Ask the man in the street when the last successful invasion of Britain was, and the chances are that he would reply 1066, at the battle of Hastings, but he would be wrong. In 1688, William III invaded Britain and deposed James II, sailing up the channel with a fleet around twice the size of the Spanish Armada (largely organised by Hans William Bentinck), before being blown off course and landing in Torbay with his army. James offered little more than token resistance before fleeing, though he did fight and lose the decisive Battle of the Boyne in Ireland a couple of years later. The consequences of William and Mary’s accession to the throne (Britain’s only joint monarchs) were many, not least the popularisation of gin in this country. There are many types of gin, which is a spirit based drink flavoured with juniper, and it was probably invented in the Netherlands around the 13th century. English soldiers fighting in the Eighty Years War developed a taste for it as a way of settling the nerves before battle, to origin of the term ‘Dutch Courage’.
The gin consumed by the poor after the glorious revolution was of an inferior type, where juniper flavouring was often replaced by turpentine. Unlicensed gin production was permitted and alongside heavy duties on all imported spirits, and this helped to create the ‘Gin Craze’ where over half the drinking establishments in London were Gin Shops selling an inferior product made from poor quality grain unfit for brewing beer. Attempts were made to control the craze. The Gin Act of 1736 imposed higher taxes and lead to riots, Hogarth’s pair of prints Gin Lane and Beer Street have been described by the BBC as ‘arguably the most potent anti-drug poster ever conceived’ and a measure of control was established with the Gin Act of 1751. Gradually the popularity of gin declined, helped by legislation such as the Beer House Act of 1830, which made it much easier to brew and sell beer, considered a much healthier alternative. However gin hung on. It was particularly popular in the colonies where malaria was endemic. One of the few remedies for the disease is quinine, which has a very bitter taste, so it was often consumed as a component of tonic water, added to gin to make a G&T. Instead of being the drink of choice of the desperately poor city dwellers, gin became the tipple of choice for the middle and upper class ex-patriots, and with the rise of vodka and American whiskey such as Jack Daniels seemed destined to slowly fade away with the remnants of the Empire.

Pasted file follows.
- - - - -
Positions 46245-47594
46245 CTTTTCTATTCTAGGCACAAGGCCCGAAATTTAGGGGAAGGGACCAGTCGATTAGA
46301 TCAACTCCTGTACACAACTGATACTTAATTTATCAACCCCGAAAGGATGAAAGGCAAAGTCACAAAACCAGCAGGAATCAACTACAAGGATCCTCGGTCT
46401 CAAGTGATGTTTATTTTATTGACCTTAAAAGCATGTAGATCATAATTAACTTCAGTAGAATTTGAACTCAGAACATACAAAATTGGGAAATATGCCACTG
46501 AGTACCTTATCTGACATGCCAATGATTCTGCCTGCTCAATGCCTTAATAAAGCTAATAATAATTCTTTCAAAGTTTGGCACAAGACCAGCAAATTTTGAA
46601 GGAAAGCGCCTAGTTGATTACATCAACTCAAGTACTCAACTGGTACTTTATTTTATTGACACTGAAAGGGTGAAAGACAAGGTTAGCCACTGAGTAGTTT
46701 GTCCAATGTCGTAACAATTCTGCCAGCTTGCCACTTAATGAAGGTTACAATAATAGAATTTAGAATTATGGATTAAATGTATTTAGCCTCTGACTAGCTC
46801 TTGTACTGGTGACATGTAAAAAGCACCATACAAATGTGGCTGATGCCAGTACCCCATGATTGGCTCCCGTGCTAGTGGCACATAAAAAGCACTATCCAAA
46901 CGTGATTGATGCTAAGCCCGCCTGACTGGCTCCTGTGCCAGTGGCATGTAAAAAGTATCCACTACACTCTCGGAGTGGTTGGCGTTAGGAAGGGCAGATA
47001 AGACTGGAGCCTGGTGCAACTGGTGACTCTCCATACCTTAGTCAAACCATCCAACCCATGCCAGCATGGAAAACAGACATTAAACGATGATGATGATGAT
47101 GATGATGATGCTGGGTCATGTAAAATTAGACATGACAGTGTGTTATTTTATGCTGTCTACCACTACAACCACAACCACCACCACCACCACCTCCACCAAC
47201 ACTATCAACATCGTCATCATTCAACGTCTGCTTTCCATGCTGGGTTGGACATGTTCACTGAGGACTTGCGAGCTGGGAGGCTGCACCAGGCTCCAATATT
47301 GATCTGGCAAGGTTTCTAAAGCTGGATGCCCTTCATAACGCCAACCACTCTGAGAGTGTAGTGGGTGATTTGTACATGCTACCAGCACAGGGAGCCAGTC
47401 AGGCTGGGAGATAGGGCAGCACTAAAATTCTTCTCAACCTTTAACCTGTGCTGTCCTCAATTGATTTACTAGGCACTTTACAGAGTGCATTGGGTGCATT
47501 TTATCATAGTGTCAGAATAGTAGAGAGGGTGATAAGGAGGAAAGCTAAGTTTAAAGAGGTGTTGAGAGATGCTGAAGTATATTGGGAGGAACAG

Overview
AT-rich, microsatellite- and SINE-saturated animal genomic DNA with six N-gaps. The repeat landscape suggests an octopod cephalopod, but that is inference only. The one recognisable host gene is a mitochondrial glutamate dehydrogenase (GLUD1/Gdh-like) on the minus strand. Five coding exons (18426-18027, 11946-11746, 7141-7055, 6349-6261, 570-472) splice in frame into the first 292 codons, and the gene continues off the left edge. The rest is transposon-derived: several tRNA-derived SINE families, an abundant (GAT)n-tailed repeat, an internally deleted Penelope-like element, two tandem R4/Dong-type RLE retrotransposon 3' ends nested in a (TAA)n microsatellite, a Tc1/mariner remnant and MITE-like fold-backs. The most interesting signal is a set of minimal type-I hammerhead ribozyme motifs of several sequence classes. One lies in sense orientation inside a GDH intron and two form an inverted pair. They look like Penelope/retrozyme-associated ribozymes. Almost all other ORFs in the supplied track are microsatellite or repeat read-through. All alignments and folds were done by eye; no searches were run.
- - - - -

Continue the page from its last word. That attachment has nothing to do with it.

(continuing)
However, things have changed. In 2009, Sipsmith established the first copper still in London for 189 years to produce Gin and Vodka, and this is just the tip of an ever growing craft gin movement. Between 2008 and 2011, 5 micro distilleries opened in the UK. Last year alone saw the numbers increase by around another 15. In a similar way to micro brewers experimenting with bold intense flavours, the distillers have created a bewildering range of gins, adding a whole range of botanicals alongside the juniper. It seems that many people now are taking far more interest in the food and drink they consume and are prepared to spend more money to enjoy a top quality product. It is unlikely that we will return to the days of Hogarth and Mother’s Ruin, but some commentators believe that gin will soon eclipse vodka and become the spirit of the age. Truly, history in a glass.